A new amateur baseball league is expected to announce Tuesday that it's expanding into Portland and a local team will play home games at Lents Park in east Portland.
League and city officials declined to confirm the deal Monday, deferring to a noon press conference Tuesday.
The new league would begin play in June 2016 and feature a Portland team of unpaid collegiate athletes to play 30 games a year at city-owned Walker Stadium in Lents Park. As part of the deal, city and league officials are expected to pay for modest upgrades at the stadium.
The official announcement will mark the latest baseball addition to the metro area since the Portland Beavers, a Triple-A Minor League Baseball team, left town in 2010. Sports owner Merritt Paulson sold the Beavers because he couldn't strike a deal to build a new baseball stadium after Portland officials approved a plan to renovate Providence Park for the Portland Timbers soccer team.
An amateur baseball team in east Portland isn't expected to compete with the Hillsboro Hops, a Single-A Minor League Baseball team that began playing locally in 2013.
Neighborhood leaders from Lents have been working with Ken Wilson, president of the newly formed Great West League, since last year on the proposal.
The small-scale plan won over neighborhood residents in a way that a big-time concept for a $49 million Minor League Baseball stadium could not in 2009. Some residents reviled the bigger proposal to keep the Beavers - but locals say the new effort is in scale with their neighborhood.
Neighborhood leaders hope that spillover from games also might pump money into nearby businesses in the Lents town center, an area targeted for redevelopment by city officials and private builders.
"You're bringing life to an area that badly needs it," said Jesse Cornett, chairman of the Lents neighborhood association.
Portland's team is expected to be one of six in the Great West League, with squads already announced in the California cities of Lodi and Chico. The league will be similar to the West Coast League, a wood-bat exhibition group for college students that Wilson also led. That league has teams in southern Oregon, Washington and Canada.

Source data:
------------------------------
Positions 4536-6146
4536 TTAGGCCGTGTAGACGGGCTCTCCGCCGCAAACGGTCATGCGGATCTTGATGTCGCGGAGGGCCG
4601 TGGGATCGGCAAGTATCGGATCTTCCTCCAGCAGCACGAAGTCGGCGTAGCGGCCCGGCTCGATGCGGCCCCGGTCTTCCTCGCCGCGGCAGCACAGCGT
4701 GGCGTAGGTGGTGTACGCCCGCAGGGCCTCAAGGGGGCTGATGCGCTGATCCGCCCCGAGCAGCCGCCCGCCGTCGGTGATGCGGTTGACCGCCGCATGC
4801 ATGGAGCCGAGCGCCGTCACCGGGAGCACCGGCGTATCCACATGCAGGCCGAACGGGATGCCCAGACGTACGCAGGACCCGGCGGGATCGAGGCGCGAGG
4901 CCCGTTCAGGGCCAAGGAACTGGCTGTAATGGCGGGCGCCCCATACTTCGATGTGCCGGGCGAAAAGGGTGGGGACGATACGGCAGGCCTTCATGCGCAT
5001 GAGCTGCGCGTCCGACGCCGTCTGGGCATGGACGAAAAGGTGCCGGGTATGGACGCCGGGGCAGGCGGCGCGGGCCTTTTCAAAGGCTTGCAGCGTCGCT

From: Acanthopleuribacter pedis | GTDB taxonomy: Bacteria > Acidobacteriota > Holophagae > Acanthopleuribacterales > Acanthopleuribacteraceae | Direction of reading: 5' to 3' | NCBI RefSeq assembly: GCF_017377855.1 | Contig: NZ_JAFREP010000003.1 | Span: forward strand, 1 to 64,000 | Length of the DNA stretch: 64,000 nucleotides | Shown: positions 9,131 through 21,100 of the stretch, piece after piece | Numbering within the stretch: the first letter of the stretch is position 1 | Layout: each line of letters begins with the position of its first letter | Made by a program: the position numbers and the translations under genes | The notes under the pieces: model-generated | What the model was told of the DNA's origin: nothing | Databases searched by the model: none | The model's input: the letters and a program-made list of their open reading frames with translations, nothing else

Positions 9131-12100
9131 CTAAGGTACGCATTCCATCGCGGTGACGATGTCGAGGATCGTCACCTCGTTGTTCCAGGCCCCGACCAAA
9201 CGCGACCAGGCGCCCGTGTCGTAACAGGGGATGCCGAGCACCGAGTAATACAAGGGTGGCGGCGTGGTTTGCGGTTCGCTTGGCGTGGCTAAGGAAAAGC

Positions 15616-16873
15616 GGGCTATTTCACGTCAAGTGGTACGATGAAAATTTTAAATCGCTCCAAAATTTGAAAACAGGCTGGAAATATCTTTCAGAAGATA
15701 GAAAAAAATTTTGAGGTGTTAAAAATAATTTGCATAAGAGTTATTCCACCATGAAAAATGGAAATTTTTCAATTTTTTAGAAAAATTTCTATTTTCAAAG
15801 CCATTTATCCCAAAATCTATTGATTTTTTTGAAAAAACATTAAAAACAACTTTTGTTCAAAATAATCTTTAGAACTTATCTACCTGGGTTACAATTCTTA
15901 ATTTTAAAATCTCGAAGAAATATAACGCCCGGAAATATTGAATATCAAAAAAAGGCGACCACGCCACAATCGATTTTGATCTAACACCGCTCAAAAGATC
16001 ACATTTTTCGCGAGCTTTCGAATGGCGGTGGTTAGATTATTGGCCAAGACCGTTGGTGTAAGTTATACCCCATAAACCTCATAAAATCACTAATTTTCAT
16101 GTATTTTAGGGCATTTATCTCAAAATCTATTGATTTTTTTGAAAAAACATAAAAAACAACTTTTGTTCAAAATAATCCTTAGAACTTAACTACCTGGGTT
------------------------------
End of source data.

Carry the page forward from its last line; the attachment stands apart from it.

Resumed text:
Neighborhood leaders endorsed the Portland proposal for Lents Park in December and discussed the concept at their January meeting, publicly identifying Wilson in the process.
Ticket prices will include options for less than $8 per game, Wilson said.
Wilson will own the local team and registered a new business, Rose City Baseball, with the state of Oregon in January. The company submitted a land-use application on Feb. 27 for city officials to review "several signs at Walker Stadium in Lents Park."
"I can tell you there's an announcement tomorrow and it's about a team in the city of Portland," Wilson said. "I'm not confirming anything. But I'm telling you you're not too far off."
City officials also declined to confirm the deal. Portland Parks & Recreation hyped an "important announcement about baseball and the Rose City" Monday but Commissioner Amanda Fritz, who oversees the bureau, declined through an aide to comment.
Neighborhood leaders also expressed excitement that improvements at the park will benefit residents on the 335 days when the new team isn't playing games. Walker Stadium was originally supposed to receive upgrades as part of a 1994 bond measure but city leaders didn't follow as other projects competed for limited funding.
"It needs some love," Cora Potter, land-use chairwoman for the Lents neighborhood association, said of Walker Stadium.
From Oregonlive.com: http://www.oregonlive.com/portland/index.ssf/2015/03/amatuer_baseball_league_swingi.html